… is from the conclusion of one of the most profound and insightful, yet sadly under-appreciated, articles in all of welfare economics: Carl J. Dahlman’s “The Problem of Externality,” originally published in the April 1979 issue of the Journal of Law & Economics; the quotation below is from pages 226-227 of its reprinted version in The Theory of Market Failure, Tyler Cowen, ed. (1988) (original emphasis):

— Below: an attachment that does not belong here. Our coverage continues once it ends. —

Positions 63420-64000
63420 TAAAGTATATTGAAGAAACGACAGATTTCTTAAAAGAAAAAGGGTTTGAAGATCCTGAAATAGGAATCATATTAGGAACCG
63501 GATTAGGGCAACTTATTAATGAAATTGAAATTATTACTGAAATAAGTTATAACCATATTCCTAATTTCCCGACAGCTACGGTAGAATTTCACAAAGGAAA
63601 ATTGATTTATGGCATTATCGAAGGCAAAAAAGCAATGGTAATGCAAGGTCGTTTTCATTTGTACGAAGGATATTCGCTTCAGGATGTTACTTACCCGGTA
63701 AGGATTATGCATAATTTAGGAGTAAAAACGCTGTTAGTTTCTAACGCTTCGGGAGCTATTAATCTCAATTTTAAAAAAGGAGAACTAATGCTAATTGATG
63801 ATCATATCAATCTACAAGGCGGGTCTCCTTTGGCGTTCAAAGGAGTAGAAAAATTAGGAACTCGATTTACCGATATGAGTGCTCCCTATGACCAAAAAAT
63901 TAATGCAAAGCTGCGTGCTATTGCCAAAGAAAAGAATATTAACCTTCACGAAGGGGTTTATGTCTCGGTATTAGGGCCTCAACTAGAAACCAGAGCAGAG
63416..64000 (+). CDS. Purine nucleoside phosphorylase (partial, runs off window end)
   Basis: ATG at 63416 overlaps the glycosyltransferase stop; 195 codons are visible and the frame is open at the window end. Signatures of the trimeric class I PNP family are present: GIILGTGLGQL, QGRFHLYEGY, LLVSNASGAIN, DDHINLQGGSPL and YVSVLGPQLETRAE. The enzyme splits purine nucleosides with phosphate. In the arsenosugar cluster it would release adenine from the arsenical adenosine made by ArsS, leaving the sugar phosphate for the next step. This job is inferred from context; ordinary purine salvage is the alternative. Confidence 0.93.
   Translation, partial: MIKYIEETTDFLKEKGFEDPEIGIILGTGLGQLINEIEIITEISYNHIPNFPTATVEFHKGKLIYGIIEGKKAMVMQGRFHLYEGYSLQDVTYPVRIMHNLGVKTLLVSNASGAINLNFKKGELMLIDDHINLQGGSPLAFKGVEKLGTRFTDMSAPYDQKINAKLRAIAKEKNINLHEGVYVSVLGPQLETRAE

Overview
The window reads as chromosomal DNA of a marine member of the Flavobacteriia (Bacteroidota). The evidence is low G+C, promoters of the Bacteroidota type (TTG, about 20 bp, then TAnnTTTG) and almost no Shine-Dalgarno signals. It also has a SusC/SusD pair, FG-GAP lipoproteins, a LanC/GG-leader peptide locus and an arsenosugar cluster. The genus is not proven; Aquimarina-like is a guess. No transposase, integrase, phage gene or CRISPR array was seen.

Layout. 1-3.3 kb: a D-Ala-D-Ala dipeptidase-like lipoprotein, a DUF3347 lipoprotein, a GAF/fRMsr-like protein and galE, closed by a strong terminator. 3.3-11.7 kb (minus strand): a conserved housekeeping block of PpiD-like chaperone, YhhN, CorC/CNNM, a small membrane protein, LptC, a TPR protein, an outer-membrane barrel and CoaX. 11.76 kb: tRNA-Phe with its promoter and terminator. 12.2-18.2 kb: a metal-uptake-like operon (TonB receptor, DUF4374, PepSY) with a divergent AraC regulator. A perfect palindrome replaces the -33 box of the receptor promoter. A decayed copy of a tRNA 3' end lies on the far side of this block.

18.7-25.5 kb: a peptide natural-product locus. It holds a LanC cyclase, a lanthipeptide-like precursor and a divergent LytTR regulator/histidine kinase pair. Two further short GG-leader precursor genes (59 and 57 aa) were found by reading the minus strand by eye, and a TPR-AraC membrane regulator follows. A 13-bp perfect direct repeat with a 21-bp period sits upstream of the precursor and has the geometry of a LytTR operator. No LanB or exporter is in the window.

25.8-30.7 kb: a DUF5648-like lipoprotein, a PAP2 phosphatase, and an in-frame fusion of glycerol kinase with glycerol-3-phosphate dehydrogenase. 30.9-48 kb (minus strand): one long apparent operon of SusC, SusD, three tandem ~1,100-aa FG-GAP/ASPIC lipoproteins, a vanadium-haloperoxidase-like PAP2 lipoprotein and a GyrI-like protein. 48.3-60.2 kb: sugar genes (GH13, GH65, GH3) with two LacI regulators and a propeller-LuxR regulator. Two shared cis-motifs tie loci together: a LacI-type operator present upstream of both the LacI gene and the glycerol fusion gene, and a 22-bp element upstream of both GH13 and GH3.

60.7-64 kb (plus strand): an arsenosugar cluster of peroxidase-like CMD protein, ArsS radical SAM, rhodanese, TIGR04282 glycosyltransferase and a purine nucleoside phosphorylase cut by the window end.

This is not science; it is metaphysics: value judgments and political goals will enter into the determination of whether externalities occur in our world. You cannot show analytically that the government, in principle and in all cases, handles externalities better than the market; nor can you prove the opposite: it all depends on what point of reference you choose. And that is not a question of positive economics…. It is doubtful whether the term “externality” has any meaningful interpretation, except as an indicator of the political beliefs and value judgments of the person who uses (or avoids using) the term.